This week’s topic was centred around access to free online content. Whilst we were directed towards the topic of free access to research papers and educational resources, I decided to concentrate on an area that has always interested me. The way the entertainment industry has evolved over the years is fascinating. Specifically how the Internet has drastically shaped it in recent times.
The Internet has killed off many industries and also helped to improve many others.
What is so interesting about the entertainment industry is that the Internet has both benefited and hindered it.
I discussed the main problem that has arisen, the free content culture that has developed – leading to prolific piracy of content. And how the Internet has benefitted small up and coming artists trying to get noticed.
I received a comment on my blog from Charlie, which highlighted that on average an artist only receives £1.04 from a CD album sale. This was considerably lower than I originally thought it would be. And this makes the figure that Spotify pays (£0.007 per play) seem much more favourable.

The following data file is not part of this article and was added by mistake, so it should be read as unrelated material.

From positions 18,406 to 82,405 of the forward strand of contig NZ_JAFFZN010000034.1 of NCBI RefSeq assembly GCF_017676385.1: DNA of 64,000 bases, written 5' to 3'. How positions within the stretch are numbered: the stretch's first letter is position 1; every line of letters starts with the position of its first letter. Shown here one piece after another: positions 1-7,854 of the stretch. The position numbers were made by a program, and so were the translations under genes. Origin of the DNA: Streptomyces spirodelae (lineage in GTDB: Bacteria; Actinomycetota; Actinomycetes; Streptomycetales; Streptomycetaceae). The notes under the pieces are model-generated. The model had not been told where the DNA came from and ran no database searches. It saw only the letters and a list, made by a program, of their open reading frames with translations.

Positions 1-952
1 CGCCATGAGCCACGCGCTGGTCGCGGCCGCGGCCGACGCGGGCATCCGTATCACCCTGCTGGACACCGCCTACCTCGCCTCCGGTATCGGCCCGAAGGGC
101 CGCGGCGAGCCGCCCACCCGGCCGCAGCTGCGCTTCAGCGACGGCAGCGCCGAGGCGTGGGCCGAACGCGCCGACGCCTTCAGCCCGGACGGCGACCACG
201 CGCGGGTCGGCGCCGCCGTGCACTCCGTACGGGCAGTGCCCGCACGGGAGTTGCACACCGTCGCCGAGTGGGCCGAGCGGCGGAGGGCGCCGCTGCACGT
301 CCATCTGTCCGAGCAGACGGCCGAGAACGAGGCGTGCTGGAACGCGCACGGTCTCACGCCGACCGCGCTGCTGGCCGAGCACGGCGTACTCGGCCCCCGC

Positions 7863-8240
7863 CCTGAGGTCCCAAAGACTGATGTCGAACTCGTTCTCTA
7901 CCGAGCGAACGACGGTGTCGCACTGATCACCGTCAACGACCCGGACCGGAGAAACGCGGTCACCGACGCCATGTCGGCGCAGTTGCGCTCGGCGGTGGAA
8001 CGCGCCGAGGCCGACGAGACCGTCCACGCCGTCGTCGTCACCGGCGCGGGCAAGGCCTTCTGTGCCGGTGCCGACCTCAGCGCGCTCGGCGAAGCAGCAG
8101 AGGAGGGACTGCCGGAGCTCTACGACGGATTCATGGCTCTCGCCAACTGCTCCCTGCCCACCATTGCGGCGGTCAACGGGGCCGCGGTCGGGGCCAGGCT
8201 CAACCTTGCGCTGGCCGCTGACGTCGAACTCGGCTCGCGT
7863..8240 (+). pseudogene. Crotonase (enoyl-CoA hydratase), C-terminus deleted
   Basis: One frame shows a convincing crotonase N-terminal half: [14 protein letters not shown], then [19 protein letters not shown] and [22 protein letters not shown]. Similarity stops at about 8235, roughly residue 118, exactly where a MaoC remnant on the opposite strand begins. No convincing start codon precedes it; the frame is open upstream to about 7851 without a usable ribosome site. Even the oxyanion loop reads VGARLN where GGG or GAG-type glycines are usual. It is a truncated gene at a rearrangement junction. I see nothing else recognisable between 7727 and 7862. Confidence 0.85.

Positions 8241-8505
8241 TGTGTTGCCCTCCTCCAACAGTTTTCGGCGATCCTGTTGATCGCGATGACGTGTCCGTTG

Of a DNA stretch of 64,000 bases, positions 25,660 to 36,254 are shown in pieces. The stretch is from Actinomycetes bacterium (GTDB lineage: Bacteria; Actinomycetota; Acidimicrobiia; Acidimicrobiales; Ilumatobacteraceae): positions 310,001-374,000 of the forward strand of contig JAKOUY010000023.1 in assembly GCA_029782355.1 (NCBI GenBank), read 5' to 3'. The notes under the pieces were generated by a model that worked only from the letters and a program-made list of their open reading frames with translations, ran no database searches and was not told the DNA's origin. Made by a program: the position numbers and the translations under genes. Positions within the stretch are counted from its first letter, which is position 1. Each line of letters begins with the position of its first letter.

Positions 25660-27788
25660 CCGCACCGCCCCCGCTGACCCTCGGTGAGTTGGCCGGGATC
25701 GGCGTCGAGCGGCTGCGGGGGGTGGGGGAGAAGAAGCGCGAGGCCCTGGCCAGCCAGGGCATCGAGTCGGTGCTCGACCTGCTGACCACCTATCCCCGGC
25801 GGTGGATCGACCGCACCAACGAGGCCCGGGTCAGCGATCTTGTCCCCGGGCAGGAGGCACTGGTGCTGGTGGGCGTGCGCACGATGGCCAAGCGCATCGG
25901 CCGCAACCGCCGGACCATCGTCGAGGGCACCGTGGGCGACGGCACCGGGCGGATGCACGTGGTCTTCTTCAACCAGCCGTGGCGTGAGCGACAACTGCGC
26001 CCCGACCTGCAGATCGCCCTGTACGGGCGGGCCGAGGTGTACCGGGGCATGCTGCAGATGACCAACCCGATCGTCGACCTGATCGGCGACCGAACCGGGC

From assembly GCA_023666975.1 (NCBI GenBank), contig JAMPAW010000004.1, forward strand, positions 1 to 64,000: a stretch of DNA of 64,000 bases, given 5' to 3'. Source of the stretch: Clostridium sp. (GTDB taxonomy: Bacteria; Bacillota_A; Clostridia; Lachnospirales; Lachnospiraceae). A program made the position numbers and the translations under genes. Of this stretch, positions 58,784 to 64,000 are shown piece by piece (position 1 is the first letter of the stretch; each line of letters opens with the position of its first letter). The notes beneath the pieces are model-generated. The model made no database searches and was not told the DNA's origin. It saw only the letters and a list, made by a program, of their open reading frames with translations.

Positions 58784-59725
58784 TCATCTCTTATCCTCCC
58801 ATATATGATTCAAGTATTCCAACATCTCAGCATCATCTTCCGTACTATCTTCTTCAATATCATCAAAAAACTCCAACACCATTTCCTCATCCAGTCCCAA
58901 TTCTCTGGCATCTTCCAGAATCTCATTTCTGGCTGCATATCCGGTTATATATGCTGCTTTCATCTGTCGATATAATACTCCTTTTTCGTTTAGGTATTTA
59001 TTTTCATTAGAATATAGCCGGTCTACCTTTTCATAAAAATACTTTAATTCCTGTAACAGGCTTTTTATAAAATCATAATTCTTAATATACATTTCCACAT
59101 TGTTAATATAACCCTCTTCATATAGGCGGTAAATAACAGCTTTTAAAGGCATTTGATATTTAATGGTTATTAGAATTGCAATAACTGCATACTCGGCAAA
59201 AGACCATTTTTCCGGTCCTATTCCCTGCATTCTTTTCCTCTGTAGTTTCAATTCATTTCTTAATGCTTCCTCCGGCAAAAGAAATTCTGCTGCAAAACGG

If we assume an album is 14 songs long, it would only take 10.6 full plays of an album for the artist to make the same amount as a CD album sale. Obviously more people are more likely to stream an album than buy a CD, so this really changed my perspective on the streaming of music. Maybe it will become the future of music distribution!
It is worth pointing out that an artist would receive more than £1.04 from an online album sale on iTunes due to the lack of manufacturing, distribution and high retail costs (but the copyright, record company and VAT charges would still remain).
Elsewhere on the topic I commented on Nabeels blog post, questioning his statement “Once I purchase a product I have every right to give it to whoever I like”. In his reply it turned out that he knew that these actions were against the law but was actually questioning the laws themselves. He backed his point up by referring to the free content culture of the youth today, which was a valid point.